But is it really fair?
Aren’t we all in the same boat, doing what we can to survive this ride we call life? Haven’t the parents got enough to deal with, as much as their children? Too many questions maybe, but questions worth asking. What makes young people angry? And can we as parents help them find peace with the world and peace with their inner emotions and feelings? In my book the answer will always be, yes we can!
What makes young people angry?
It’s the same for children and adults alike, but just in a different context. Jealously, rejection, anxiety, pressure and stress are felt by children as much as their parents. Children express their anger and stress in exactly the same way too. Adults and children alike shout, throw tantrums, smash things, throw things, hit things and hurt things. The things are also the same across the age spectrum, be it their toys, themselves or their loved ones.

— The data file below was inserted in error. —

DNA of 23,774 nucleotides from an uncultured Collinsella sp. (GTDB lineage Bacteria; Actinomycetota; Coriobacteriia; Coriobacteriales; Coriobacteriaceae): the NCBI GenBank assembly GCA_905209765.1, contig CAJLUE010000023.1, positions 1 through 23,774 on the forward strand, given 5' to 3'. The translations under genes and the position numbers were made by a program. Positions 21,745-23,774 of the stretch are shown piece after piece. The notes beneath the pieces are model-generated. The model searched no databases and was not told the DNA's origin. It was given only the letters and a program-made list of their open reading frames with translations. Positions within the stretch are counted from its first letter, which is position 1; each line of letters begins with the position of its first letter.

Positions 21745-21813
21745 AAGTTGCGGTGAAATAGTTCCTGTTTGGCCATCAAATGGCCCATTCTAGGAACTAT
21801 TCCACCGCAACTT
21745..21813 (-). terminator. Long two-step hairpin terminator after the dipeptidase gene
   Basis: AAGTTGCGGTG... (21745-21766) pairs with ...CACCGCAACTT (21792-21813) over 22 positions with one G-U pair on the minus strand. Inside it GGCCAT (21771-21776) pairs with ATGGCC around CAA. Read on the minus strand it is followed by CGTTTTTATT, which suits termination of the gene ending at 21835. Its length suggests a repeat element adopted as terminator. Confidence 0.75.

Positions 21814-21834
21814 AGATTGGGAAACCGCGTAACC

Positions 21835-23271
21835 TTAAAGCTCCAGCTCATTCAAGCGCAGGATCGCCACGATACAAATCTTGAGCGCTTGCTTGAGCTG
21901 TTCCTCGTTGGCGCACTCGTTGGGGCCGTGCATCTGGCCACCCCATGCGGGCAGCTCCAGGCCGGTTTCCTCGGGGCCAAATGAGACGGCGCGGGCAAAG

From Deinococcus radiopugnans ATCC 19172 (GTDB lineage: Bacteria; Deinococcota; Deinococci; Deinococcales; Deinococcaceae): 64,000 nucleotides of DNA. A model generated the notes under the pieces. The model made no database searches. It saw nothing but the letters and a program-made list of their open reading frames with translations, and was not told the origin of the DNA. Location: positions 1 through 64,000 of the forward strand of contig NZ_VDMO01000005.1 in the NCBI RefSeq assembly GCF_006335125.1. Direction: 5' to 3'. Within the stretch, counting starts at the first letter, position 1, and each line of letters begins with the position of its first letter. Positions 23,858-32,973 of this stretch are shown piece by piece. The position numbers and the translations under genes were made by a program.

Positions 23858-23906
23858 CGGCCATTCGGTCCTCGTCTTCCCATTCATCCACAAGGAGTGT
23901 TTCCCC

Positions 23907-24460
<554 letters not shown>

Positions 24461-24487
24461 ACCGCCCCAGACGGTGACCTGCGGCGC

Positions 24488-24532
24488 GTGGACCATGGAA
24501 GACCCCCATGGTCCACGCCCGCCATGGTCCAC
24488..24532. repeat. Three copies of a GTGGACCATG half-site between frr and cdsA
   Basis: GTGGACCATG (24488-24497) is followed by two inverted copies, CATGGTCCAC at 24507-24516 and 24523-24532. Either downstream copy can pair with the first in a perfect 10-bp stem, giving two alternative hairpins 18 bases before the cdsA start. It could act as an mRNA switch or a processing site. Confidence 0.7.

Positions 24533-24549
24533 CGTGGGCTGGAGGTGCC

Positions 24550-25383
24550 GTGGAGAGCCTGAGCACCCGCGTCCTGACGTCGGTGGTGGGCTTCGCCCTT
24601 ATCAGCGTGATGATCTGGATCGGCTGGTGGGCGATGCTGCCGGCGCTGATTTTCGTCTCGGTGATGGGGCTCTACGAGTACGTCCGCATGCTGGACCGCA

It can be argued that children get a worse deal than adults because children’s worries are dismissed without hesitation. We’ve all heard of the ‘Children must be seen and not heard’ rule of a more stricter age, and children are shouted down as a matter of routine. Stop it, shut up, don’t be so silly. Teenagers are tarred with the same brush as a matter of course too. Even wearing a hoodie provokes scorn and criticism.
Is it any wonder our young people are becoming more angry than ever before?